Wednesday, November 10, 2010

Party System Fails Constituents

I have long held the position that partisan political parties, with their highly dominant hierarchy, are failing within the political party system. This so-called democratic system that is the current foundation upon how we nominate and elect individuals to serve in provincial legislatures and the Parliament of Canada is failing supporters of all political parties.

A new and principled system within all political parties, with a common set of rules for nominations, is needed to assure the support of volunteers and to assure the parties are equally open to all those who may wish to run. A new system is needed to relieve the supporters of various political parties from the unfair bias forced on them by the party hierarchy that supports one candidate over all others.

The hierarchy of the political parties is comprised of simple individuals whom are usually directed by the leader of respective parties. This dysfunctional system only gets worse among parties that are in power within government as they use this new found power to build on the strength of their heady and high-minded hierarchy. It is always unfair and often brutal how some bright enthusiastic candidates for nominations within the current party system are kicked to the sidelines by the hierarchy in favour of their choice over that of the membership of political party associations. The so-called star candidates almost always win their nominations to represent their party at the next election, but they are often not the best people to have as your elected member. Either way the system is usually tilted against any dwindling powers individual members of party associations may have thought they were entitled to in return for their efforts as volunteers.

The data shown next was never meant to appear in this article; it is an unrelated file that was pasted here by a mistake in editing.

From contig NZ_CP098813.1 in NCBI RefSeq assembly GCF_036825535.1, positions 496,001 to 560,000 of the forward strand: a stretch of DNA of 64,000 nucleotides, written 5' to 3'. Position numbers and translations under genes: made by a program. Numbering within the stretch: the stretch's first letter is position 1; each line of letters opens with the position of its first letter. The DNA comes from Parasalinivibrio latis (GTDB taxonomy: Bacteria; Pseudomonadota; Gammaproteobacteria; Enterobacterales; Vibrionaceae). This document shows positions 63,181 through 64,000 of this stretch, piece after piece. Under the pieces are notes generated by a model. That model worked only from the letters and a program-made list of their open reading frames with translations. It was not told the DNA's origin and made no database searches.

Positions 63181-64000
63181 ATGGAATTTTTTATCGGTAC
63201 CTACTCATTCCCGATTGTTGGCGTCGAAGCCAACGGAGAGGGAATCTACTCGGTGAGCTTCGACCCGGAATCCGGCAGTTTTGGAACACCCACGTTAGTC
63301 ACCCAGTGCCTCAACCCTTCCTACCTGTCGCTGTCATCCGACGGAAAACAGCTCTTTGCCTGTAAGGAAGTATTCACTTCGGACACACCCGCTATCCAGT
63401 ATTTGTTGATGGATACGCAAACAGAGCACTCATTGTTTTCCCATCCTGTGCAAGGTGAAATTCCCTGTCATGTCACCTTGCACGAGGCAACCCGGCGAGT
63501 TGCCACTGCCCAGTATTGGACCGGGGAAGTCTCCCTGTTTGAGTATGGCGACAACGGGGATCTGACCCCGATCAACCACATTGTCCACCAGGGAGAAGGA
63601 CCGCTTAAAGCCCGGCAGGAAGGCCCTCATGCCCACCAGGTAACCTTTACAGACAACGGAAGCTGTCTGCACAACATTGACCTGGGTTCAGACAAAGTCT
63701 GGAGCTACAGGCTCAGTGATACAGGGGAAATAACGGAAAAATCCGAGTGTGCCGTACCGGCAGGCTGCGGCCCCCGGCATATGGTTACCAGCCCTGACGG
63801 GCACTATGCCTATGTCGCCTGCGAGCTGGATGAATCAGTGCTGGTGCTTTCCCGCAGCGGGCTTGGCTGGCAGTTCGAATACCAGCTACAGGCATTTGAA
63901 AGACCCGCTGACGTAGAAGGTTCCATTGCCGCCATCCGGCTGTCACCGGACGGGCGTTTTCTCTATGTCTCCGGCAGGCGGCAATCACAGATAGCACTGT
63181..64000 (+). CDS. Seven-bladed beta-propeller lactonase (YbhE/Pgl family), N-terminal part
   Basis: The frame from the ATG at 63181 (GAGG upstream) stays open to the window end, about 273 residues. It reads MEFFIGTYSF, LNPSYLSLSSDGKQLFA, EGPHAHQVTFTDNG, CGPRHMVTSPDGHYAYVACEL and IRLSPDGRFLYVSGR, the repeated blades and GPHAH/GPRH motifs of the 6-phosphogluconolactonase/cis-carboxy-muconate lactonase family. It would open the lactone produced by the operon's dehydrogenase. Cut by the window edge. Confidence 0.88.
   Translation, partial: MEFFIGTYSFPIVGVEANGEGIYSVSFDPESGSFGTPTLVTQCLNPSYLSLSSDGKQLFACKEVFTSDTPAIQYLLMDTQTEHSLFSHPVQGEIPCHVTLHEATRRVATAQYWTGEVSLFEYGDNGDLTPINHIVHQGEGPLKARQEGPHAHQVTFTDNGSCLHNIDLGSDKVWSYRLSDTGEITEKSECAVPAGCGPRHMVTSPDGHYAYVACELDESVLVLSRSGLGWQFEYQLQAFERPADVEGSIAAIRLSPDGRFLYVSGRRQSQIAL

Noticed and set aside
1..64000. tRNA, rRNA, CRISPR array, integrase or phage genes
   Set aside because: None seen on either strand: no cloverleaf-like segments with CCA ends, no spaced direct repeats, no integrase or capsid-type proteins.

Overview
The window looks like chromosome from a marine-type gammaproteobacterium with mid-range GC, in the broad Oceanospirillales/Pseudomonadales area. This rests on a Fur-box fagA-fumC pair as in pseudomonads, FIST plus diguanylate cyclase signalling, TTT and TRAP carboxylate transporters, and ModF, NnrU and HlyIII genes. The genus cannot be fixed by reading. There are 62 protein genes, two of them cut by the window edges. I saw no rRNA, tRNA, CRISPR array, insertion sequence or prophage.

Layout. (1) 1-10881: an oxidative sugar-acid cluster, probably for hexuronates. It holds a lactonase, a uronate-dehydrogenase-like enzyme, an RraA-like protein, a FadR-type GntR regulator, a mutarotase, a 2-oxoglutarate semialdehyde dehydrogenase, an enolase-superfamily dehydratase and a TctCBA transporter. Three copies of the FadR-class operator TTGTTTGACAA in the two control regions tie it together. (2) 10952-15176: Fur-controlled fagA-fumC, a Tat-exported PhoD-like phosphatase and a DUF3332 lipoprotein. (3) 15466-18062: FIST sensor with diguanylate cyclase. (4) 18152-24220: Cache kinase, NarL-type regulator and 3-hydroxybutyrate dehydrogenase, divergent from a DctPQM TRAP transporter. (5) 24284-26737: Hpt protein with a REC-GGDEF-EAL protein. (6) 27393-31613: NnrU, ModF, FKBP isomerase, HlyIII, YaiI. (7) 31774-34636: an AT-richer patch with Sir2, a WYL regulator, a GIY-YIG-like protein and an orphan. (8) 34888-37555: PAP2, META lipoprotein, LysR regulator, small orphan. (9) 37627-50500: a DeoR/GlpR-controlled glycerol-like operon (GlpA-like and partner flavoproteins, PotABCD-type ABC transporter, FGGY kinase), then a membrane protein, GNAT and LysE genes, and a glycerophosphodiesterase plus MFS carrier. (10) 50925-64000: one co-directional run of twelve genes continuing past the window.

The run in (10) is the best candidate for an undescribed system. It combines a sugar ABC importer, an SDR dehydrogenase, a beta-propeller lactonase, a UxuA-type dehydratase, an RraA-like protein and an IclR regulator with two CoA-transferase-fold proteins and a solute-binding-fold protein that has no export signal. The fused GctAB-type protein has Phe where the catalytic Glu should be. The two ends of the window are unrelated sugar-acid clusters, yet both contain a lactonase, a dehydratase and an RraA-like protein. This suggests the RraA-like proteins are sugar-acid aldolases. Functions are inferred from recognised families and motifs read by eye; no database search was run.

In Saskatchewan there are 13 conservative members of Parliament. None of them are particularly outstanding and some would argue that they are mediocre at best. None are the brightest stars in Parliament, but they were either star candidates or the chosen ones of the political hierarchy at their nomination.

The political system currently in place within the federal conservative party locks in mediocrity and disallows any party member from challenging an incumbents' nomination. How is that democratic? How is that fair? How does that serve the best interests of the party faithful and the volunteers whom are expected to run the campaigns for barely competent incumbents whom are already failing to provide the strong representation that constituents expect and deserve?

The voting public have a basic distrust and disrespect for government and for politicians. There are a few exceptions from time to time and they are almost always based on certain policies or issues. Even among popular governments like the SaskParty you will find it is run by the chosen few and not by the general membership of the party. In fact, it was the hierarchy of two individual parties that jointly created the SaskParty. Now they have been at each others throats publicly and in the courts over certain details of their very own creation.

As the base of a political party is diminished and the hierarchy is heightened the party becomes top heavy and eventually will collapse. Whatever is left unchallenged soon adopts a right to rule belief. The party system of politics in Canada and in Saskatchewan is at that point. If it is not soon changed to return control back to the membership and to the volunteers then the party system will continue to fail their constituents. The system may be near collapse and at the very least needs to be changed if we are to attract the best people to represent us and govern our country and our province.

The following CBC media link is yet another example of how the hierarchy continues to rule.  It is further confirmation that the party system is failing constituents.

CBC News - New Brunswick - Tory MP used public funds to back candidate